700 Matara Road, Pelana, Weligama
Closed right now
Big Fish provides a sea food fine dining experience that can probably satisfy the biggest food pedant at a cost that, while not cheap , certainly delivers value for money.
Big Fish provides a seafood fine dining experience that can probably satisfy the biggest food pedant at prices that, while not cheap, deliver value for money.
Located on the mezzanine floor of the Marriot Weligama, Big Fish is open to both guests as well as walk-in customers. Call ahead and make a reservation to make sure you get a good table. The Marriot is easily accessed, being located smack in the middle of the Weligama Bay, so the place is ideal if you’re already in the South coast and are looking for a posh night out with a date.
The restaurant serves a delectable selection of seafood. All of it sourced from local fishermen. Everything we tried was as fresh as an idealist entering Sri Lankan politics. The place opens at 7pm for business. The catch of the day is displayed in cabinets in the middle, keeping with an open kitchen concept and mimicking a fish-market type layout. A little to the right, occupying its own little space is a massive, steel, lava stone grill. If you’re feeling like it, you can grill your own fish.
A Starting Shooter (pineapple, lime and mint) and a Risotto Seafood Croquet (a crumb fried cutlet filled with seafood and risotto) were complementary appetizers. Both were really good. We were also served a selection of fresh bread with olive oil and vinegar.
The restaurant serves a large selection of drinks, cocktails and mocktails through the in-house bar. We ordered the Glory Herbal (Rs. 400) and the Watermelon Mojito (Rs. 800). The Glory Herbal was finely balanced and not too sweet, though the mojito tasted a little too strong and rummy, and the mint could have been a tad more powerful.
For starters we went with the Sautéed Clams (Rs. 2,250). They were seasoned with garlic, chopped parsley and vinegar, and generously sprinkled with caramelized onions which added a crispy texture and sweet/sour sensation that complemented the flavor of the clams really well, and balanced its slightly bitter aftertaste. I’m not usually a big fan of mussels or clams, but I found myself going to town on these little buggers.
We also tried some Fresh Oysters, very simply seasoned in mignonette sauce (very reasonable at Rs. 300 a pop). They were excellent. If you’re on a really hot date, you can have a few more to ensure a little more excitement later.
Neither of us being light eaters, the surprisingly large helping of clams didn’t slow us down. For mains we chose the Piri Piri King Prawns (Rs. 2,250) and the Lagoon King Crab Curry (Rs. 5,690), which comes with yellow rice, pol sambol and a crispy onion sambol.
The prawns were humongous and well cooked, but it still took a bit of effort to clean out the flesh from the shell and various other paraphernalia that prawns will have. The gravy (seasoned with garlic, paprika and parsley with a dash of lemon) was the perfect complement to its fresh taste.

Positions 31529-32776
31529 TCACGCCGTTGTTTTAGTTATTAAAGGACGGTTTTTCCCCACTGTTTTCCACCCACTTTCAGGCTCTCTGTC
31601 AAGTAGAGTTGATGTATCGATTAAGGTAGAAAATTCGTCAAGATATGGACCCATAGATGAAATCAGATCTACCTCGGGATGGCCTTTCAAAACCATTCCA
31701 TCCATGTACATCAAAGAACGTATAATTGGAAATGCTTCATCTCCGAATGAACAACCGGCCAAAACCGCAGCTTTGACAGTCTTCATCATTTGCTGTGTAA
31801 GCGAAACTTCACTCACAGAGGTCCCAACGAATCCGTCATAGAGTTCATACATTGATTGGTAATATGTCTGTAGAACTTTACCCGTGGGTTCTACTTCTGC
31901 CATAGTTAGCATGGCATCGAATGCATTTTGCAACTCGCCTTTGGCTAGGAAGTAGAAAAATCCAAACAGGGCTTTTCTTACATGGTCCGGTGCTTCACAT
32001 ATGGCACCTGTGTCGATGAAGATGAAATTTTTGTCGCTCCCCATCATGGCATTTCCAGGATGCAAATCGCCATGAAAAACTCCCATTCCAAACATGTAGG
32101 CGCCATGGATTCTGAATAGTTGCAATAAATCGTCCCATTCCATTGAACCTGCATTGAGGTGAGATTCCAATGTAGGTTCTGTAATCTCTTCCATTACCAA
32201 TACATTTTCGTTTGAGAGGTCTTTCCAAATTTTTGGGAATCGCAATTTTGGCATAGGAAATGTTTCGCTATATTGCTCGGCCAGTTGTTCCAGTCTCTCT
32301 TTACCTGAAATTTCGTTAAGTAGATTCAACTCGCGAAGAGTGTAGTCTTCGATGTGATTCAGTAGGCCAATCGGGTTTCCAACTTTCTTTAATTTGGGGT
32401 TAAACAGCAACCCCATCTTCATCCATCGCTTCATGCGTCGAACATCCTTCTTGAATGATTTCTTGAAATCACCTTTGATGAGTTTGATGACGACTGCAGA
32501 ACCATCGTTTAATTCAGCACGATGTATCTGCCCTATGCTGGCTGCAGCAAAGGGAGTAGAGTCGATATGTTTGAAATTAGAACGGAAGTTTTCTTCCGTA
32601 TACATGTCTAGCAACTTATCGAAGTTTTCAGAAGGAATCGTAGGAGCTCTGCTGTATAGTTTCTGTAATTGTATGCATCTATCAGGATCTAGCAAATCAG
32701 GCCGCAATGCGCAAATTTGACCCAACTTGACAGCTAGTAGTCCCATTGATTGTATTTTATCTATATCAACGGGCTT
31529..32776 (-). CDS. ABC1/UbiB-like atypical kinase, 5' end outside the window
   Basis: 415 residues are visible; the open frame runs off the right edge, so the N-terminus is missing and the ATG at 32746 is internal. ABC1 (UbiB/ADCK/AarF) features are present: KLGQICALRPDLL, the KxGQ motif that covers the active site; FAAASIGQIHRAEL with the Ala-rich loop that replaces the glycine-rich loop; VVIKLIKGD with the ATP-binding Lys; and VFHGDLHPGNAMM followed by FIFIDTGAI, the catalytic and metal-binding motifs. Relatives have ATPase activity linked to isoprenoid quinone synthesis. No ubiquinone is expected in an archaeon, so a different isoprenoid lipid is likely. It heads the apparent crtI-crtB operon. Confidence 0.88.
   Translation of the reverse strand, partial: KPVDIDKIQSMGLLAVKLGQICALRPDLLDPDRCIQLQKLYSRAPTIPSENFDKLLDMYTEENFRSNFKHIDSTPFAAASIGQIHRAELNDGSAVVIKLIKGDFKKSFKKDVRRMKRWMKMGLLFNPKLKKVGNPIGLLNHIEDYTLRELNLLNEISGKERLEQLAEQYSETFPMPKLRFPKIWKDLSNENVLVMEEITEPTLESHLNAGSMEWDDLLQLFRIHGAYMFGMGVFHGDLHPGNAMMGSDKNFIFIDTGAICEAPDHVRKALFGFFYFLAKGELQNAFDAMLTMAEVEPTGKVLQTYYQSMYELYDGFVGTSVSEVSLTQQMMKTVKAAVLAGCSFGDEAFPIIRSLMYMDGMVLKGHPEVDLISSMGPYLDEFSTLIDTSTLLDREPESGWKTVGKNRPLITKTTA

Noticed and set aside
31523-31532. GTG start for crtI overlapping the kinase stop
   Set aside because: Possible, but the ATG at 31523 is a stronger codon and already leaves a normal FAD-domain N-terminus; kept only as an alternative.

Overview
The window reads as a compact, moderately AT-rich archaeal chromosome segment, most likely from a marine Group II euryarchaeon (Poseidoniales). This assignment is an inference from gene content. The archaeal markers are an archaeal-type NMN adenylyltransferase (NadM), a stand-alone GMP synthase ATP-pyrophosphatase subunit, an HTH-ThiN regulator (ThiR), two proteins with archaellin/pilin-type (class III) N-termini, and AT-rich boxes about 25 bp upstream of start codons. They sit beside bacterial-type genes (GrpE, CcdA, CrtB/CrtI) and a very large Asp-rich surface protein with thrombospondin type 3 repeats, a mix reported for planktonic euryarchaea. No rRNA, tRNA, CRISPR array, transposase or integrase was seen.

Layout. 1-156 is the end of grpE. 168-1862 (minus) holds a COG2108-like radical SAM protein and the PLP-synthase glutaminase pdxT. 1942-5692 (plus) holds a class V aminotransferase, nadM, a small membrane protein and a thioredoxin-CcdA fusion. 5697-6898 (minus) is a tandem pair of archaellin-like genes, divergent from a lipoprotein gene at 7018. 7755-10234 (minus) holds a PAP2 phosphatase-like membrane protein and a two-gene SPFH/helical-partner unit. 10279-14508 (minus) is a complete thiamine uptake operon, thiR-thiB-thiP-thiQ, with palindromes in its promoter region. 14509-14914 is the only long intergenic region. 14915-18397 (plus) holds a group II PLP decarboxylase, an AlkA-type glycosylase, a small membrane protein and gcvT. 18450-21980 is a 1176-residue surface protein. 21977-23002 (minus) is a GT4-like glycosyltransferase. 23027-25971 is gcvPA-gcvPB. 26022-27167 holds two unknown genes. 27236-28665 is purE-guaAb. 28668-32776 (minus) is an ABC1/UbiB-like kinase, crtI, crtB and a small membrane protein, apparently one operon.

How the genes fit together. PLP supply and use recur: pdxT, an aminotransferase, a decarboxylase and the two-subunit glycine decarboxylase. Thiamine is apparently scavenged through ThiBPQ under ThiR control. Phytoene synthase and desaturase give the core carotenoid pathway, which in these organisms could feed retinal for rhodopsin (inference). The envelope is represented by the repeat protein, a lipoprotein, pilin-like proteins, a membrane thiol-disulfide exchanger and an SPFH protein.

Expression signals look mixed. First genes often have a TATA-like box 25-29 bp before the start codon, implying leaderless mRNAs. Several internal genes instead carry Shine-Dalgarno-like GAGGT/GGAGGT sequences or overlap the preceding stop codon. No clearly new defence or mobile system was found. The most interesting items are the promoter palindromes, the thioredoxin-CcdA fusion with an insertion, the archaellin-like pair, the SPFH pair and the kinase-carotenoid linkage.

The crab curry was what finally put us into a food coma. One portion was easily enough for two people, especially after all the food we’d already had. The crab was cooked in the kirata fashion (with a coconut milk base) so it wasn’t too spicy. The rice was wonderful, lightly spiced with red chilli, and the simple pol sambol would have made my mother, an excellent cook, rather green with envy.
The portions were very generous. I think we ate far more than we should have. Greed can do horrible things to people.
We really had no room for dessert left after all this. But I had to try something for science (note my sacrifice for the readership YAMU bosses), and got us some Mango Crème Brulée (Rs. 650) to share. It was as fresh as anything else on the menu; sweet mango cut into tiny little pieces, on crème brulée. Just the right mix of soft and hard.
Every table gets its own dedicated staff member to see you through your meal. They are chatty without being intrusive and are always on hand to explain useful little details about the things you put in your mouth. The chef of the restaurant, the funny, enthusiastic and amicable Miguel Cirne frequently popped over to check on our experience. He even brought over his Philippe Starck designed, few of a kind lemon squeezer to season our prawns on the night we were there.
Big Fish is spacious but still gives the impression of snug privacy through its well thought out interior design. Wood is a primary feature, and something about the ropes hanging from ceiling to floor gives you a sensation of the sea. Eating out in the terrace, with the fresh open sea breeze on your skin, is also an option. But not on a night like ours on which a hurricane steadily battered the hotel, so we stuck to the cosy insides instead.
The Marriot’s focus on food and beverage is keenly apparent in the cuisine on offer at The Big Fish. The service is warm and friendly, and the price/portion ratio highly competitive within its market segment. A fantastic place for a night out with friends or a date on the South coast.
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